ADDIS ABABA: The rival leaders of Sudan and South Sudan arrived in the Ethiopia yesterday to push for progress on stalled economic, oil and security deals between the former civil war foes, officials said.
The summit between Sudanese President Omar Hassan Al Bashir and his Southern counterpart Salva Kiir comes despite accusations from Juba on Thursday that Khartoum had launched air and ground attacks inside South Sudan.
“Both leaders have arrived,” Ethiopian foreign affairs spokesman Dina Mufti said, adding that they were expected to meet face-to-face later.
However, Bashir and Kiir first met separately with Ethiopian Prime Minister Hailemariam Desalegn and African Union mediator Thabo Mbeki, the former South African president, according to diplomats and a reporter. It was not immediately clear when the presidents would hold talks directly.
The summit of the leaders, whose nations are both struggling with economic austerity cuts following Juba’s halting of oil exports through Sudan’s pipelines, is the latest of repeated rounds of AU-mediated talks.
AU chief Nkosazana Dlamini-Zuma said she hoped the summit would “enable the two presidents to agree on the best means and ways of overcoming the challenges” of implementing deals inked in September.
Juba has accused Khartoum of a series of attacks — regularly dismissed by Sudan — ever since the two nations came close to all-out war in March and April last year, when their armies fought bitter battles over their disputed frontier.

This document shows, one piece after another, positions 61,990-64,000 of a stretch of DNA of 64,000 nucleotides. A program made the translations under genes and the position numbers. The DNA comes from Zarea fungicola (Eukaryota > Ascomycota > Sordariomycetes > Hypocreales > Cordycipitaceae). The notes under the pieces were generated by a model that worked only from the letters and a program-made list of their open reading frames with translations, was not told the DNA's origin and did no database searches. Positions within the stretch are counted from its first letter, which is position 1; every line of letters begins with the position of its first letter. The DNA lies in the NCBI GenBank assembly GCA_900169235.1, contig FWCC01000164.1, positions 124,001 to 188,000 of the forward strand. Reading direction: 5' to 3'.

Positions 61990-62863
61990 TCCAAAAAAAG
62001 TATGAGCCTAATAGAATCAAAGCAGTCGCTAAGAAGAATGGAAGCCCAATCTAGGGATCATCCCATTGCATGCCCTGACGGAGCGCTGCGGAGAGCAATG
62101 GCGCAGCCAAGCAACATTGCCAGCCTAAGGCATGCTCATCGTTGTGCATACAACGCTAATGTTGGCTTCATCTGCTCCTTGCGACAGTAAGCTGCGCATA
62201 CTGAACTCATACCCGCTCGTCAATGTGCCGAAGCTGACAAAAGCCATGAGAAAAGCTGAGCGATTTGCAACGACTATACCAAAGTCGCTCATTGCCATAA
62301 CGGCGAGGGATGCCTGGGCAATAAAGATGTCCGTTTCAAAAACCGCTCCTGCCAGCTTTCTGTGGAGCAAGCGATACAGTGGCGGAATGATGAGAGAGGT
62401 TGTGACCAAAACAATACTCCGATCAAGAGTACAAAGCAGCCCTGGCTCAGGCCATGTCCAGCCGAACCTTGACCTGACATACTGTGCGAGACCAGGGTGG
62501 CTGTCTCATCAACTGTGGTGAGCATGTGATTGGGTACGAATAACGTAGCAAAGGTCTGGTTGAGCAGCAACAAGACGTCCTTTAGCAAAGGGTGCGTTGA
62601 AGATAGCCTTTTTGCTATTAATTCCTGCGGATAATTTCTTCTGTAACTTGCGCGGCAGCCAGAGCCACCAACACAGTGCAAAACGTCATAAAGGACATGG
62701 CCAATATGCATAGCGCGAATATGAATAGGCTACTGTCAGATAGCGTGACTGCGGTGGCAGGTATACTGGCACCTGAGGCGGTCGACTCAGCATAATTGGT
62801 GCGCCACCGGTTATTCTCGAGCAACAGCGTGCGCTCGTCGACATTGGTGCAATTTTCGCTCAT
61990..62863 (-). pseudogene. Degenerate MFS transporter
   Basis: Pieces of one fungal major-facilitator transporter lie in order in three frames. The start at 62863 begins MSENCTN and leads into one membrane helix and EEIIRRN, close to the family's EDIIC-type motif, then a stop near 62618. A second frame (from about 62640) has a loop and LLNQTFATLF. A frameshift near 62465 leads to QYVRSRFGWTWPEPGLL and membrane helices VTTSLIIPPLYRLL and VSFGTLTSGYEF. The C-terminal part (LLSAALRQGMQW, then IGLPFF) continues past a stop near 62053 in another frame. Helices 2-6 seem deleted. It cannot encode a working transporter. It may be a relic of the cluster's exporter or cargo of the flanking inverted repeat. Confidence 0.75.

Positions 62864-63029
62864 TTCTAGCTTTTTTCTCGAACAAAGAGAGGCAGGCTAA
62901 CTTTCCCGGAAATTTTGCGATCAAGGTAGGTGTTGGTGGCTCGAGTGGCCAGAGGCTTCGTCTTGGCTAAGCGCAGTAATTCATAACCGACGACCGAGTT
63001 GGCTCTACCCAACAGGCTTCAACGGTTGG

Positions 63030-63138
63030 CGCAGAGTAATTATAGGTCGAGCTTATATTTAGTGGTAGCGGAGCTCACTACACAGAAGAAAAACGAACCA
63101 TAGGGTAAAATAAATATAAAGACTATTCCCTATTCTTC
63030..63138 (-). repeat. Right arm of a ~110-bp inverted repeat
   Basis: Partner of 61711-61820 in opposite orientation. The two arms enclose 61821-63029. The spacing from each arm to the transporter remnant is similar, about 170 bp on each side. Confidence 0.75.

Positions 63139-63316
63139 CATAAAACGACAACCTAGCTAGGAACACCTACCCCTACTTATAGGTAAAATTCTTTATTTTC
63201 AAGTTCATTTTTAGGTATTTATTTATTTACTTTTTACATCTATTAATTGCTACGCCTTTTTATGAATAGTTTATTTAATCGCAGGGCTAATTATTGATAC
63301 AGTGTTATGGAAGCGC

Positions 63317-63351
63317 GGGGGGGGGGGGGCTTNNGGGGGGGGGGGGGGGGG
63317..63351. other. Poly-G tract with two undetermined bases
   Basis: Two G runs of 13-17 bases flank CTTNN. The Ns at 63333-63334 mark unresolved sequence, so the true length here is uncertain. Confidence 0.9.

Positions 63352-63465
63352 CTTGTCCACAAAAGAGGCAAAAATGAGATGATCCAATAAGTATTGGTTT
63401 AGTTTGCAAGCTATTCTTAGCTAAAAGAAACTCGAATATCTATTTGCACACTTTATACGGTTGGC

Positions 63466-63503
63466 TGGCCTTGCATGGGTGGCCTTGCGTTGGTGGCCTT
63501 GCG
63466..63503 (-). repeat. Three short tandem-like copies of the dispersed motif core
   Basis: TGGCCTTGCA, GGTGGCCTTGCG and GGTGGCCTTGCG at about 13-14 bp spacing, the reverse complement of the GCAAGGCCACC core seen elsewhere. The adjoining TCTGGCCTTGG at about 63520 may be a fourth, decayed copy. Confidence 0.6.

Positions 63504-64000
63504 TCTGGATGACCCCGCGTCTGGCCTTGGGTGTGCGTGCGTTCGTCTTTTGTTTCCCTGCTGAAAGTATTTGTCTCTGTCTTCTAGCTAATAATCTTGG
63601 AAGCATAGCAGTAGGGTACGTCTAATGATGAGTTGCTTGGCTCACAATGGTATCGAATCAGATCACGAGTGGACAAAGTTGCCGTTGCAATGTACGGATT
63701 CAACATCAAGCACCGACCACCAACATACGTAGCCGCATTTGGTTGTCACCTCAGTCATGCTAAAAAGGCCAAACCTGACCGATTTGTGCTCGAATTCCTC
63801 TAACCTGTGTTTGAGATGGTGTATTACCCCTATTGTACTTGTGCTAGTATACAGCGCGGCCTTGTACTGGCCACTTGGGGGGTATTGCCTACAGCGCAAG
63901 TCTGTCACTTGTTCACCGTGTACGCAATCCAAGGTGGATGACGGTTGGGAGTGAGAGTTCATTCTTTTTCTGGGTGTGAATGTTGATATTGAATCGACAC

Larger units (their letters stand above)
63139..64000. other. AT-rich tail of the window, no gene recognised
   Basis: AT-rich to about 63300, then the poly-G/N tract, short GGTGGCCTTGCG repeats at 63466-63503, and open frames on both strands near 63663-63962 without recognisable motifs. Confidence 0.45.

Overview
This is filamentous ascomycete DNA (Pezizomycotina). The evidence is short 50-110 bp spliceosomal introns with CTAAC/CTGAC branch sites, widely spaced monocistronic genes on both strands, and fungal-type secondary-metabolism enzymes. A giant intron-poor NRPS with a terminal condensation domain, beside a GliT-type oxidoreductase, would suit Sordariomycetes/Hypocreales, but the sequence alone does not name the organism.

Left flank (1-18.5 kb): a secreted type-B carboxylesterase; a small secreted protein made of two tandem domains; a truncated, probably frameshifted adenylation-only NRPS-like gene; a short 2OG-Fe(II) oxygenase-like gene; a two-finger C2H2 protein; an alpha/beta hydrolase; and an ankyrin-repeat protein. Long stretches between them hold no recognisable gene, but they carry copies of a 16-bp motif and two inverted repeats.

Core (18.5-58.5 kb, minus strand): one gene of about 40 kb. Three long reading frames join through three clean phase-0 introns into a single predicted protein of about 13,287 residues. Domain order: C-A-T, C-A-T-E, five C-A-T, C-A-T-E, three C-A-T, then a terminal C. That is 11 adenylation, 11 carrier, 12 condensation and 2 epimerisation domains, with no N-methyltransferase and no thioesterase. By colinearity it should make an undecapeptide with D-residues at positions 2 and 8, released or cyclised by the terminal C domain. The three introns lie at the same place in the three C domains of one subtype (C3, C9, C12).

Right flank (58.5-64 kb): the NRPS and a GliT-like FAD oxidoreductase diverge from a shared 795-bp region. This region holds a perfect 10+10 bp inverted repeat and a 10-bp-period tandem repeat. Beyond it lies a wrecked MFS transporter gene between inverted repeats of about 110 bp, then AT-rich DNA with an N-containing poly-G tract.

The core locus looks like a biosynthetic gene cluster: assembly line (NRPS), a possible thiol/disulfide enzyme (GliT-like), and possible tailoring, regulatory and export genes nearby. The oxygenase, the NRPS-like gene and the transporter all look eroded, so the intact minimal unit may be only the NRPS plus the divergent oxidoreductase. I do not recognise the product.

But the fresh claims of clashes will add to tensions between the presidents, who will meet for the first summit since they signed security and oil agreements three months ago that are still not implemented.
The United States, Britain and Norway issued a joint statement ahead of the talks calling for a settlement, urging for the armies of both nations to “immediately withdraw” from their frontier.
The resumption of oil production would be “particularly valuable for both economies and should not be held up by negotiation on other issues”, they added.
Along with a demilitarised border buffer zone, the September pacts allowed for a resumption of South Sudanese oil exports through Sudan. They also said border points would be reopened for general trade.
The meeting is also hoped to “find solutions to the pending issues of the Abyei area”, a flashpoint Lebanon-sized region claimed by both Khartoum and Juba, Dlamini-Zuma added in a statement.